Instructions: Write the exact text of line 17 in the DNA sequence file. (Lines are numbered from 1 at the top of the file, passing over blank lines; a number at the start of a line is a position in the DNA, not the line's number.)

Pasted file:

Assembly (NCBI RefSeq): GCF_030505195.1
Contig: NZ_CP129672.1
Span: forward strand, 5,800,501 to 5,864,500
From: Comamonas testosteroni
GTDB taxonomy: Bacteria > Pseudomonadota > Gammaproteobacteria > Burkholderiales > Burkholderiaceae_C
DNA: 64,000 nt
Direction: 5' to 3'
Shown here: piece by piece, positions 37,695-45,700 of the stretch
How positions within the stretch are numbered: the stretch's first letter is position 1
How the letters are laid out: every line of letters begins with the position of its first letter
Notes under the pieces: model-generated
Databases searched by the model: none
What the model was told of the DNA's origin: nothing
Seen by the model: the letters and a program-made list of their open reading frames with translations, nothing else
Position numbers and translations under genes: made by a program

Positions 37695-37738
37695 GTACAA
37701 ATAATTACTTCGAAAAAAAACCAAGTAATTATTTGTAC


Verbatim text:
37695 GTACAA